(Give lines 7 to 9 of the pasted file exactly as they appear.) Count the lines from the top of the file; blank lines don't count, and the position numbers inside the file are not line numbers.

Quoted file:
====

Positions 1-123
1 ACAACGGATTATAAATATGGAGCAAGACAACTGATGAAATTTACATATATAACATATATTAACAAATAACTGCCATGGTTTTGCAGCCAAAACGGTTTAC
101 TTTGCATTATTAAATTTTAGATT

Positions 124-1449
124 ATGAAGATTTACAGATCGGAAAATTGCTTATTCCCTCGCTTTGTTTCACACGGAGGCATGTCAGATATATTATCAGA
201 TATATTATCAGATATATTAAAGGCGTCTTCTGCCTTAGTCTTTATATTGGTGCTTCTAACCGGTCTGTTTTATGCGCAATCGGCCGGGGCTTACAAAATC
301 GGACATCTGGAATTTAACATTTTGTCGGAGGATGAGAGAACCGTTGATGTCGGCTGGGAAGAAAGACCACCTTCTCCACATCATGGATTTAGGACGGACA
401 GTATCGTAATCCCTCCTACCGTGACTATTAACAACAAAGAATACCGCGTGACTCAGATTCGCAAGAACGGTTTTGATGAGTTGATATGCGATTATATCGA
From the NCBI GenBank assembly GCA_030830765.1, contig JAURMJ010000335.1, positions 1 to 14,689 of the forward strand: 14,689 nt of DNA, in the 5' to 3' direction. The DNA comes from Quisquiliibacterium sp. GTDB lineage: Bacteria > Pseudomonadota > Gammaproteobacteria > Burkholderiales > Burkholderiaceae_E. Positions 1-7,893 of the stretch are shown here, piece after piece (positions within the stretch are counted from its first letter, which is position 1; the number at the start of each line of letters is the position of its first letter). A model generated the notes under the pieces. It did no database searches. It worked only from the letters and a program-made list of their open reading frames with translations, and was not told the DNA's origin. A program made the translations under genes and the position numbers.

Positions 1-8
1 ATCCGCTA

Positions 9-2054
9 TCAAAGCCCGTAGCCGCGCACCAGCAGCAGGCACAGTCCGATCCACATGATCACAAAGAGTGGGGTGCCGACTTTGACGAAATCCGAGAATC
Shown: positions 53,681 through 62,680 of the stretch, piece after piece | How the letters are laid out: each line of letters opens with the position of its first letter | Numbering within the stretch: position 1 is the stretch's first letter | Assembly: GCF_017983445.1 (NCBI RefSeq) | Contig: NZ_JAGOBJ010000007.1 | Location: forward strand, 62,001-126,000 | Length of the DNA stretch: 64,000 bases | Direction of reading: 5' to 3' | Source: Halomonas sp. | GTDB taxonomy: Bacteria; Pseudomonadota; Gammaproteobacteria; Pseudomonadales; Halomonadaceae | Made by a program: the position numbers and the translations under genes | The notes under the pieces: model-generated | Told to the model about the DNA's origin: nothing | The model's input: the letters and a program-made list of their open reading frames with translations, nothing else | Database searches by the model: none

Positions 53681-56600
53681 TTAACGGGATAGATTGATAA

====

301 GGACATCTGGAATTTAACATTTTGTCGGAGGATGAGAGAACCGTTGATGTCGGCTGGGAAGAAAGACCACCTTCTCCACATCATGGATTTAGGACGGACA
401 GTATCGTAATCCCTCCTACCGTGACTATTAACAACAAAGAATACCGCGTGACTCAGATTCGCAAGAACGGTTTTGATGAGTTGATATGCGATTATATCGA
From the NCBI GenBank assembly GCA_030830765.1, contig JAURMJ010000335.1, positions 1 to 14,689 of the forward strand: 14,689 nt of DNA, in the 5' to 3' direction. The DNA comes from Quisquiliibacterium sp. GTDB lineage: Bacteria > Pseudomonadota > Gammaproteobacteria > Burkholderiales > Burkholderiaceae_E. Positions 1-7,893 of the stretch are shown here, piece after piece (positions within the stretch are counted from its first letter, which is position 1; the number at the start of each line of letters is the position of its first letter). A model generated the notes under the pieces. It did no database searches. It worked only from the letters and a program-made list of their open reading frames with translations, and was not told the DNA's origin. A program made the translations under genes and the position numbers.